By now, you probably see where the “Pixelated” comes from, which is that the drawing is conveyed in a very computer-like and pixelated fashion. But what about the “Thoughts?” Well, during all this time I had been thinking about the message that I wanted to convey, some level of confusion, helplessness, and wonder all at the same time. I certainly could have taken the route I initially had in mind, which was to simply color the squares and draw a pattern on top of them. But in thinking about it more and more, I had a grid to work with, why not create some kind of crossword puzzle as well?

I brainstormed and I brainstormed, trying to figure out how to overlay a crossword puzzle into this grid. First, I had to come up with the messages and words I wanted to use:

  • Help me
  • Save me from myself
  • How did I get in here?
  • Who are you?
  • etc.

These were the kinds of things I was toying with, and I came up with around 20 different ones. In order to better hide my message, I decided that my crossword puzzle would not be an ordinary puzzle, as it would reuse letters too. For example, a capital M is an upsidedown W. An E can also be an M, W, or 3, depending on the font I chose, and depending on which way you looked at the letter.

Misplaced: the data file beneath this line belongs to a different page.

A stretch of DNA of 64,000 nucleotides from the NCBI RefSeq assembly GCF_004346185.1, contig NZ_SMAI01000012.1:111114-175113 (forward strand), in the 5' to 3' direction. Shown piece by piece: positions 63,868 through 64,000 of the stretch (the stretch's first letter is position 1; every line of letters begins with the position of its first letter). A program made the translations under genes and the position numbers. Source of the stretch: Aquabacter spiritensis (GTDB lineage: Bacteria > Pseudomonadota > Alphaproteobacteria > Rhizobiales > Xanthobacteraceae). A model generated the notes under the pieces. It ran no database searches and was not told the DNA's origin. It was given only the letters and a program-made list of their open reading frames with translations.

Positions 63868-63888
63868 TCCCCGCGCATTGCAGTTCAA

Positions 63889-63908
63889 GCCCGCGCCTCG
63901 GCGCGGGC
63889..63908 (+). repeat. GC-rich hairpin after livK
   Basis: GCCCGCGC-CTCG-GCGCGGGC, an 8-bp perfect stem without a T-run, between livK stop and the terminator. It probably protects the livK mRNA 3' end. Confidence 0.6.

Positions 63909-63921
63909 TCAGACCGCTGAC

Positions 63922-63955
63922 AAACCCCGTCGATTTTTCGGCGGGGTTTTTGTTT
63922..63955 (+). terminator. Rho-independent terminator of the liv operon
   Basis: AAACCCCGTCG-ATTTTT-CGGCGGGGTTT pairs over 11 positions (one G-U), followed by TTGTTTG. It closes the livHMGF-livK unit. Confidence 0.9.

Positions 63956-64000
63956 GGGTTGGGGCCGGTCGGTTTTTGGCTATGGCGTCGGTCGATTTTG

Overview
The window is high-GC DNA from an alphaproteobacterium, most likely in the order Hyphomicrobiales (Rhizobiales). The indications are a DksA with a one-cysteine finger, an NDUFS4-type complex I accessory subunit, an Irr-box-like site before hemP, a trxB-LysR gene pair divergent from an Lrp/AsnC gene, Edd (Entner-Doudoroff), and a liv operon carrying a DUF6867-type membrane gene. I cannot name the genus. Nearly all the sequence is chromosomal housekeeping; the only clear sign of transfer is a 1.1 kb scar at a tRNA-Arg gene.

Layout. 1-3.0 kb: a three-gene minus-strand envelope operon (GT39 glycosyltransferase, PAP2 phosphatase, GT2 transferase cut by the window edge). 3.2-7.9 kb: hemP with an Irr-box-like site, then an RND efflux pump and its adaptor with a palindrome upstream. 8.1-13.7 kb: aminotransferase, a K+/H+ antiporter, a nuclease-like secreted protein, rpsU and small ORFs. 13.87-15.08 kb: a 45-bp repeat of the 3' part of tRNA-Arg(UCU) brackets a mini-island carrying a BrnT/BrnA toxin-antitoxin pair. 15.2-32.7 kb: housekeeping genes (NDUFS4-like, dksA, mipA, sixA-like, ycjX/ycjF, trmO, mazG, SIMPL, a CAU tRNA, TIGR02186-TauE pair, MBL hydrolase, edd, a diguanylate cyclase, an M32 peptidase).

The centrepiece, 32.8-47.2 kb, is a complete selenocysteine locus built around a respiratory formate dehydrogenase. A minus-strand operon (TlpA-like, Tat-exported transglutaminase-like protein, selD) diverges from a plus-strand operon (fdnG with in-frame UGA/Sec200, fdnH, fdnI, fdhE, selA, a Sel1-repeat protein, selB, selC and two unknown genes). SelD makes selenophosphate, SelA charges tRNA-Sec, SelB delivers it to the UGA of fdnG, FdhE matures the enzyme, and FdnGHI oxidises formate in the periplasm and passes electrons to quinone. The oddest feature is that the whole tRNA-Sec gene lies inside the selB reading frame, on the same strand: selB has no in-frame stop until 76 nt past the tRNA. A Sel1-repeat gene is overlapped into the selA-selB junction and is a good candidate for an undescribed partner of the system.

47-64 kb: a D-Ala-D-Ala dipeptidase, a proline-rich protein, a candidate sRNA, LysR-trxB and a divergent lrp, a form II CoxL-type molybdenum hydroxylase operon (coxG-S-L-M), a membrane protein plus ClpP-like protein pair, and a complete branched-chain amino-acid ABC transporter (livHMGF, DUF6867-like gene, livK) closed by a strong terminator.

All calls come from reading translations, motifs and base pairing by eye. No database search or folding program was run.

I ended up finding the smallest size readable font I could, which means I spent a lot of time at sites like these. Once I found my font, I then began figuring out how the letters could line up depending on which way I viewed them, and began calculating the number of letters I could actually fit into my ‘grid’.

I decided to use circles instead of squares to distinguish my crossword messages, giving them a slight pop that there is something there or ‘off’. This is the result of my crossword brainstorming:


Note that in order to use circles instead of squares, I had to rotate my letters 45 degrees within the grid. This severely shrunk my available letter realestate, and some of the letters had to fall of the edge of the paper. I settled on these 4 messages:

  • I am stuck
  • How did I get in here
  • I can’t quit now
  • I am so confused

Each message is rotated 90 degrees from the other, and uses similar letters that overlap. For example, the letter M in AM is the tail end of the word HOW. The W in NOW is actually the letter E in CONFUSED. The above pictures dots are color coded according to the message it says, and circles with double dots are letters that are shared between messages. I also threw in 4 question marks, in both obvious and non-obvious spots to draw a bit more attention to the messages. To make the viewer look closer at what is behind the colors.